I agree with Paulo Freire who said that education is a political act. As a teacher, I must be constantly aware of the explicit and implicit messages I am sending my students by the choice of materials I use, the assignments I create, the questions I ask, who I call on in class, the interactions I have with students and more. Everything I do is watched by impressionable students. I need to help them to learn to read critically and examine their own behaviors and interactions for hidden messages and ways that they may silence others. I must help students who feel oppressed to find their voice and give them opportunities to express themselves. I must constantly re-examine my own behaviors to eliminate prejudice, bias and any assumptions that negatively influence my classroom.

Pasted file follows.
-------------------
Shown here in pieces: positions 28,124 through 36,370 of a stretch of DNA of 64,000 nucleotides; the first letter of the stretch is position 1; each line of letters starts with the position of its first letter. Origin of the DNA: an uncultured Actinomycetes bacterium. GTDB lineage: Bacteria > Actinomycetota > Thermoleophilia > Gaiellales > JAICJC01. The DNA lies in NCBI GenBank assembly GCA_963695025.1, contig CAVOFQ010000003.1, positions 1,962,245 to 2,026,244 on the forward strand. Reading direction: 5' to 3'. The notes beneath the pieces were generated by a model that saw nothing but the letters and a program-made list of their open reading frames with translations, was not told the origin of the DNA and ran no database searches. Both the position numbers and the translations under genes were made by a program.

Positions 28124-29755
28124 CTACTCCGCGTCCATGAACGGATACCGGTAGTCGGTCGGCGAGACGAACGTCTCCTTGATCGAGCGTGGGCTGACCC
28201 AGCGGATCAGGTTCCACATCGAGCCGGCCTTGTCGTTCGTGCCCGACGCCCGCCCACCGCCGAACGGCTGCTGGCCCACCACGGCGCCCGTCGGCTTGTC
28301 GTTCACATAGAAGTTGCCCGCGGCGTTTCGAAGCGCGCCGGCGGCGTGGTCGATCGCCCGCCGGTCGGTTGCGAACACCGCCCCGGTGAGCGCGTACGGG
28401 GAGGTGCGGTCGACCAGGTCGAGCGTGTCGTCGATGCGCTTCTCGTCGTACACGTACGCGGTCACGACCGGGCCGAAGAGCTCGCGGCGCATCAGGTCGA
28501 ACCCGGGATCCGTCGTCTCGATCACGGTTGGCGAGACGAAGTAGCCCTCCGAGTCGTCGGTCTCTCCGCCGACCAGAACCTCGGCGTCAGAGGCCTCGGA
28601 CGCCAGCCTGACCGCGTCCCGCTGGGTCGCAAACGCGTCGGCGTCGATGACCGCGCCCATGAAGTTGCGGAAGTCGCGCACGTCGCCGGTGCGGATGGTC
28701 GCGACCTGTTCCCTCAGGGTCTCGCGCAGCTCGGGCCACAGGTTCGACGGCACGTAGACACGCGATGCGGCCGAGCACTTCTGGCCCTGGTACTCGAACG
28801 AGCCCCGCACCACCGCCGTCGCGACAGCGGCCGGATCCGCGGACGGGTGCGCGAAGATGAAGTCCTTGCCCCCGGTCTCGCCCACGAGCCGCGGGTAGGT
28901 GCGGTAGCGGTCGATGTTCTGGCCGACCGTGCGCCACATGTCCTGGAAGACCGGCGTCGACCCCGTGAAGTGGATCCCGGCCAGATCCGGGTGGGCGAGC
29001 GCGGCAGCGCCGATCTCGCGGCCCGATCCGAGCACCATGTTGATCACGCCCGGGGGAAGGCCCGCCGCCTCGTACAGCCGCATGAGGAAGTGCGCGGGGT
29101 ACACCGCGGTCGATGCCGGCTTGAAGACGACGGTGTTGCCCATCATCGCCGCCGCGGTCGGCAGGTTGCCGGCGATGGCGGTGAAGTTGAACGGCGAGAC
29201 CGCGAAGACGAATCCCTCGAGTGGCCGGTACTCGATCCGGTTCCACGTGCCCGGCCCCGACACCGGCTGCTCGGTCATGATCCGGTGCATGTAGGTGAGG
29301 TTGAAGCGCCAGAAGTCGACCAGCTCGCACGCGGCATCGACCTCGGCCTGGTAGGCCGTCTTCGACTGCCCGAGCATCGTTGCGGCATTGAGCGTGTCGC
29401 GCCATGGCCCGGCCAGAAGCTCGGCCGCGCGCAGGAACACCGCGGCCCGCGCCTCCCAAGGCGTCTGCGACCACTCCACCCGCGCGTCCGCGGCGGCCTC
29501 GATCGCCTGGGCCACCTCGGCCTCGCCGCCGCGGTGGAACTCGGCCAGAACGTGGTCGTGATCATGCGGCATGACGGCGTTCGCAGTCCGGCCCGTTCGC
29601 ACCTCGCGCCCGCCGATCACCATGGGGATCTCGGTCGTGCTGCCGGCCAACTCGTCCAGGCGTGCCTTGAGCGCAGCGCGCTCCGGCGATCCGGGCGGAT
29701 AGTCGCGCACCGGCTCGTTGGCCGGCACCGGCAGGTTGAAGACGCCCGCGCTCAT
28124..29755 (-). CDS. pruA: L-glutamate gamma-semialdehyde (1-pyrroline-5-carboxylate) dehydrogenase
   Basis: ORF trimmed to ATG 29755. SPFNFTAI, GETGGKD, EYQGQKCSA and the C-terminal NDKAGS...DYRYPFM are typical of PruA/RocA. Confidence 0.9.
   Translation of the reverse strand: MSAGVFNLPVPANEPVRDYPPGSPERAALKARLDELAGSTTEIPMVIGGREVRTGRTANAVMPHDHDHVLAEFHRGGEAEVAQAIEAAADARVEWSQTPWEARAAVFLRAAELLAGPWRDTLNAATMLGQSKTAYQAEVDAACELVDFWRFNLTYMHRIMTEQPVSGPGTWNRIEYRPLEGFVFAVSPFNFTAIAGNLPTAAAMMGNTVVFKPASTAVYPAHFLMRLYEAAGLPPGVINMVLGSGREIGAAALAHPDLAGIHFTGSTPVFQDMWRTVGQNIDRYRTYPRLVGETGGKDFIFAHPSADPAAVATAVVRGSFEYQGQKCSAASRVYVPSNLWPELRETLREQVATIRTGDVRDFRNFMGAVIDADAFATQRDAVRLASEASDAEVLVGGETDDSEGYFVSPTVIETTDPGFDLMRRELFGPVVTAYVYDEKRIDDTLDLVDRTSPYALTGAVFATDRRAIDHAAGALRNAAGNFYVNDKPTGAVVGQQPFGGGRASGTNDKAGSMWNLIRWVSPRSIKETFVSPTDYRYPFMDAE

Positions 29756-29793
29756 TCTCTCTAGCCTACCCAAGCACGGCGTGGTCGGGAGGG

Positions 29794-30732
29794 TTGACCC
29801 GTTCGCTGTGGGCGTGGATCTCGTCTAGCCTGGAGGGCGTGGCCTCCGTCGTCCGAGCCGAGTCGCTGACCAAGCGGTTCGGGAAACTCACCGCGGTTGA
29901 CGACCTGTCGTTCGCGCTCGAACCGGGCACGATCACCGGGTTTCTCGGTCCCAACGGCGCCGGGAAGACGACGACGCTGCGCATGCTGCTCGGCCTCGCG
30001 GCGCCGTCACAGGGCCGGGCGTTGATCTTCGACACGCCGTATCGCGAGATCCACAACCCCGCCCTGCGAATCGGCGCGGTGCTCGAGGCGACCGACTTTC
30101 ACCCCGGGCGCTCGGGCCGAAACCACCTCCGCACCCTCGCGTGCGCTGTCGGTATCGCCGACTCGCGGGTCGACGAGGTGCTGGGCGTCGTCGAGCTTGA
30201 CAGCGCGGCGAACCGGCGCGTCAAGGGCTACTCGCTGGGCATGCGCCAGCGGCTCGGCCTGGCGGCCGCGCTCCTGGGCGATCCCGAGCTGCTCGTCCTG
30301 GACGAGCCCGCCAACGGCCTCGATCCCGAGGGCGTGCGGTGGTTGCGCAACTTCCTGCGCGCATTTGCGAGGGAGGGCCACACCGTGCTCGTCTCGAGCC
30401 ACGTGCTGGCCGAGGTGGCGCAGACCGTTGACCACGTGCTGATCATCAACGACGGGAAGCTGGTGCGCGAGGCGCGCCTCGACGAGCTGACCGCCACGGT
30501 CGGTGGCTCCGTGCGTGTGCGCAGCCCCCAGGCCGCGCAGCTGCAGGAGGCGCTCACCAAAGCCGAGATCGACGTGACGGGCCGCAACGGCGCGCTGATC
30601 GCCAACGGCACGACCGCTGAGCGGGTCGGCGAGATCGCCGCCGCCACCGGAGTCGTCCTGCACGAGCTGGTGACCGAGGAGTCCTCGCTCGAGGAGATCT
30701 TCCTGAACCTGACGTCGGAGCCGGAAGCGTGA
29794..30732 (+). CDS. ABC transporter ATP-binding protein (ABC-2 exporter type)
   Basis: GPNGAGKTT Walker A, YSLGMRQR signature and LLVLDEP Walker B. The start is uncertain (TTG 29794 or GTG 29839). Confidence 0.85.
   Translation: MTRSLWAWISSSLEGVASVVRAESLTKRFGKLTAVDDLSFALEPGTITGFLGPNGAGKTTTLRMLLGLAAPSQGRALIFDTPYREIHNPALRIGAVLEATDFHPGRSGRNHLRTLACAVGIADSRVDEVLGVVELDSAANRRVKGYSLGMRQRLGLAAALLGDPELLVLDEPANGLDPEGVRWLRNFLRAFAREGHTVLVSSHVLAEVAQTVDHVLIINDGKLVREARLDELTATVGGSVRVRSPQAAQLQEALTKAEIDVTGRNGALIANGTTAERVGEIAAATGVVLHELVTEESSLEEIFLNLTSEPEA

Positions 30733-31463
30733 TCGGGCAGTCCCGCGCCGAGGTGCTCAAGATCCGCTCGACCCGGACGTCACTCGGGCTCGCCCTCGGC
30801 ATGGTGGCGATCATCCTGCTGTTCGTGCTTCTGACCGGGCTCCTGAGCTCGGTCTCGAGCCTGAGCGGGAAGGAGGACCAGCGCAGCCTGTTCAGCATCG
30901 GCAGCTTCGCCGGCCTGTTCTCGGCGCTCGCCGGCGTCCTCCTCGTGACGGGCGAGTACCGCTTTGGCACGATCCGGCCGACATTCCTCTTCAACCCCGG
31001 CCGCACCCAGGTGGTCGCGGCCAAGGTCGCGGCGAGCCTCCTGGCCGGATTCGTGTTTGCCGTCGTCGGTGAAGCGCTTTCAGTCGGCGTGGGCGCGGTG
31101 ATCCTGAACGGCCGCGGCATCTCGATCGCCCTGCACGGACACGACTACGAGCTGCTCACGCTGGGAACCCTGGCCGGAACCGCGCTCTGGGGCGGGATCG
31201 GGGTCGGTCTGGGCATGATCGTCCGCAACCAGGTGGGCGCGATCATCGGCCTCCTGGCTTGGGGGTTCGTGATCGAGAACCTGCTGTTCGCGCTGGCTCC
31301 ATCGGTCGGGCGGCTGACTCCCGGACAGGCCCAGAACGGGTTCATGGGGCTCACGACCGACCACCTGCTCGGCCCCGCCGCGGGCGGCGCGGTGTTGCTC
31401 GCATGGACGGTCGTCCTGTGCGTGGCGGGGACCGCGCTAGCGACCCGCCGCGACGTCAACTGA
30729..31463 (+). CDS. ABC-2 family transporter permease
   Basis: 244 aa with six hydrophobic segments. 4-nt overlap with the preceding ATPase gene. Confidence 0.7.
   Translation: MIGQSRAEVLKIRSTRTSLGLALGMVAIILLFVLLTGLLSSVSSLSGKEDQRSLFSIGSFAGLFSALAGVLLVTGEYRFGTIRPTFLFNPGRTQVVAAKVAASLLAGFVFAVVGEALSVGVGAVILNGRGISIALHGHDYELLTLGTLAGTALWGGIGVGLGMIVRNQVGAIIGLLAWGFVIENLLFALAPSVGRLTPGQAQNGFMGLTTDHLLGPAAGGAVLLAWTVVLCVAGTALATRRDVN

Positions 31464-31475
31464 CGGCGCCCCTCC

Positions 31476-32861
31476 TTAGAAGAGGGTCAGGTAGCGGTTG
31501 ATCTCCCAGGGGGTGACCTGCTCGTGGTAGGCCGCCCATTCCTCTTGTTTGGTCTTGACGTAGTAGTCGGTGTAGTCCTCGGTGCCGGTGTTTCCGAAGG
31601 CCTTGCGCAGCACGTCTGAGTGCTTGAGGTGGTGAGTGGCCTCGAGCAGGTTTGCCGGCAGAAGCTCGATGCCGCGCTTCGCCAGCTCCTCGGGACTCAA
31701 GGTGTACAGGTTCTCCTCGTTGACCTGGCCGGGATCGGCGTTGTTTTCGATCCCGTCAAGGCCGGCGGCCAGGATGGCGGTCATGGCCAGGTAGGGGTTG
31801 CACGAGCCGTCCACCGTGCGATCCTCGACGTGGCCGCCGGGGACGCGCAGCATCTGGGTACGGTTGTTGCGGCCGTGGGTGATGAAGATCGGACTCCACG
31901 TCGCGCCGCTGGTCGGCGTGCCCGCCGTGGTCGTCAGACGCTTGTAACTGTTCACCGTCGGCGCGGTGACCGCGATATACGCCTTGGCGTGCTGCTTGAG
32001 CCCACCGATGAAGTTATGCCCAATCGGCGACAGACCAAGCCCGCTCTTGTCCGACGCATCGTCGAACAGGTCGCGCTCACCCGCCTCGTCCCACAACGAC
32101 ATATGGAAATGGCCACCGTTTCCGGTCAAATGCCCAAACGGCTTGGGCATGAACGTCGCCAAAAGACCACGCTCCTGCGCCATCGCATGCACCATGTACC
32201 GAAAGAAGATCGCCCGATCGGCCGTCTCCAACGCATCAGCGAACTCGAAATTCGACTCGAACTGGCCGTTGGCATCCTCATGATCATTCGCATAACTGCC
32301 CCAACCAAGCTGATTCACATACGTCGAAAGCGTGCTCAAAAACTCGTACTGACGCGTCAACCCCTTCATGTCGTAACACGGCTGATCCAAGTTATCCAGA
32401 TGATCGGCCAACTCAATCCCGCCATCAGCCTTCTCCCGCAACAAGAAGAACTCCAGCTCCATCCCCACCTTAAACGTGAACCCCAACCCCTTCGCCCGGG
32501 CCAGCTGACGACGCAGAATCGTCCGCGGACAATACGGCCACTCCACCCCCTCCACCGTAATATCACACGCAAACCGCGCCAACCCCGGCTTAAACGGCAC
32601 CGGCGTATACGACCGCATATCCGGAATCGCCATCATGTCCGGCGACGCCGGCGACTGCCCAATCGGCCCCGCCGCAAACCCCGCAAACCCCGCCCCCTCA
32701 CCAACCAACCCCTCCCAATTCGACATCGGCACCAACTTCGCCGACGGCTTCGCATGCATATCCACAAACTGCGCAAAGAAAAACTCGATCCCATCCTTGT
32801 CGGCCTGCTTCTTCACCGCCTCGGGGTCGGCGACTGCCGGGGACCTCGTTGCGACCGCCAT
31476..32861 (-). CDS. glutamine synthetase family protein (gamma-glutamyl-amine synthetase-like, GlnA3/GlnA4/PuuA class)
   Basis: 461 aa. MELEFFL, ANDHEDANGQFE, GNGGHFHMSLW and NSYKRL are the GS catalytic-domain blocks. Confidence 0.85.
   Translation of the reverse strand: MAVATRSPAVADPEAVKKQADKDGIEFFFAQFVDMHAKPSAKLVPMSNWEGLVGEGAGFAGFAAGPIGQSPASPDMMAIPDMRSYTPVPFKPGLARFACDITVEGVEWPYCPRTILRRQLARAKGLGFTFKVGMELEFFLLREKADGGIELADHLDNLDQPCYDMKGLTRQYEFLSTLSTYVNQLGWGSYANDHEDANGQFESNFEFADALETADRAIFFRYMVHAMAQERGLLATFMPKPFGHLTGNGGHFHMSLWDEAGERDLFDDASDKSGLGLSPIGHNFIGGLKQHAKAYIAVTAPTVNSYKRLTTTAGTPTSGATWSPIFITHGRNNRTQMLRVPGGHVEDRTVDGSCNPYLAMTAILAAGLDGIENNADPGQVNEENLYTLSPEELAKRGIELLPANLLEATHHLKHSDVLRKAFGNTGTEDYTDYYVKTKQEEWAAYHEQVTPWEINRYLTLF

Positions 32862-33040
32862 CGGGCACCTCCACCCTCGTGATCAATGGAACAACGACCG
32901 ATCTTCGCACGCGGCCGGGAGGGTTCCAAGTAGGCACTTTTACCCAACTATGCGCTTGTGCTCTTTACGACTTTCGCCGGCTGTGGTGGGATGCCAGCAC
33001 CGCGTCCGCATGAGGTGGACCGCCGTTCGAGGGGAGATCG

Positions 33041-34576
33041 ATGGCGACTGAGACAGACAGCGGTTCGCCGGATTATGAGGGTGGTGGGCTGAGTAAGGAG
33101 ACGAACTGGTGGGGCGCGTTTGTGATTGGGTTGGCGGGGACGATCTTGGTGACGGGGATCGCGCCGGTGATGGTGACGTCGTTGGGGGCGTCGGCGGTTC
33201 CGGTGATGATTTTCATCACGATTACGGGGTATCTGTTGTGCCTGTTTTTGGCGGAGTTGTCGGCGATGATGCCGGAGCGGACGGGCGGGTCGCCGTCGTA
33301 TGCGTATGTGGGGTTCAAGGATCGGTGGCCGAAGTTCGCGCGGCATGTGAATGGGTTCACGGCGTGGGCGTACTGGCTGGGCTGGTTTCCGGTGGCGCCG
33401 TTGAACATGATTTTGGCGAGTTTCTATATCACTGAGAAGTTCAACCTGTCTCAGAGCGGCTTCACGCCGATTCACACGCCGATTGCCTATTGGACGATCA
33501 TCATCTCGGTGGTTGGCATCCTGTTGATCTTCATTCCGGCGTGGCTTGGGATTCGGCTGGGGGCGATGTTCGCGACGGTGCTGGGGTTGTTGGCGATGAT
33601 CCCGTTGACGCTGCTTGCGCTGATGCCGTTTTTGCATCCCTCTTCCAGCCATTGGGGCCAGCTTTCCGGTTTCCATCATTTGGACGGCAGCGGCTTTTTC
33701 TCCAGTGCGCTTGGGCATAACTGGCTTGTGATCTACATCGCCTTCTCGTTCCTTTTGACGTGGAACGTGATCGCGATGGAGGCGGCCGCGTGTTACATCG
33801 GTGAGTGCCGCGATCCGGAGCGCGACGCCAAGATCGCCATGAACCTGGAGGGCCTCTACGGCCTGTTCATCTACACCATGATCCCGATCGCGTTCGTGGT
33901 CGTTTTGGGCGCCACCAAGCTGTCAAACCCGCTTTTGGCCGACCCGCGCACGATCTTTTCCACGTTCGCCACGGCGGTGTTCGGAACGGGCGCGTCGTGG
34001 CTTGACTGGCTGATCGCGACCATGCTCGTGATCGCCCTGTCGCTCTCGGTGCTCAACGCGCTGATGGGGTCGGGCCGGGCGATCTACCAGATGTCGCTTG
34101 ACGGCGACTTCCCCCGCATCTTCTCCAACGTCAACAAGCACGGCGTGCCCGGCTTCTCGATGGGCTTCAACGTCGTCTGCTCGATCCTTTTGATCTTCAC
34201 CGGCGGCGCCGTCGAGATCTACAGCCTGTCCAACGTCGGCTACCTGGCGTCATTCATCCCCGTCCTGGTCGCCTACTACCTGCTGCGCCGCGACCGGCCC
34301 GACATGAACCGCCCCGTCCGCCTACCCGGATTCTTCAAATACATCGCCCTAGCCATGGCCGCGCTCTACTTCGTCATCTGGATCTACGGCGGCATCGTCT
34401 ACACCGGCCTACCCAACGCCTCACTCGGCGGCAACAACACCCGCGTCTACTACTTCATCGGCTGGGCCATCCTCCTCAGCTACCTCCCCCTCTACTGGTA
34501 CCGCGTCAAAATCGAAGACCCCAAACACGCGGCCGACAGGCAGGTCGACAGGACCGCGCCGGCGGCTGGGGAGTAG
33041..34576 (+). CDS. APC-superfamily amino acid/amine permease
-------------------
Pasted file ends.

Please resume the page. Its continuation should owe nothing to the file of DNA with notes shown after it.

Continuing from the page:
The constructivist approach to teaching incorporates many of the ideas I have presented here. Since starting the IT&DML program, however, I have learned many new ideas that have influenced my philosophy of teaching and learning. Connectivism is an approach to teaching and learning that more closely aligns to my current philosophy. Connectivism has been described as a philosophy for the digital age. It emphasizes the importance of learning through connections. To that end, learners must be able to make many connections to other learners. Classrooms today can connect to other classrooms and experts in the fields they are studying by using the Internet. Another principle of connectivism is that knowing where to find information is as important as knowing information. This makes sense in today’s digital age where students literally have a world of information at their fingertips. They need to learn to navigate the internet, ask appropriate questions, conduct intelligent searches, evaluate sources and comprehend material presented in a variety of formats. Also under connectivism, learning requires action. Students should do something with their new knowledge. In this way, learning becomes more purposeful and students will be more motivated to learn. A project under the connectivist approach would require students to locate information about a topic important to them, research and collaborate with students from other parts of the world, and design a project that will have an impact outside of their classroom.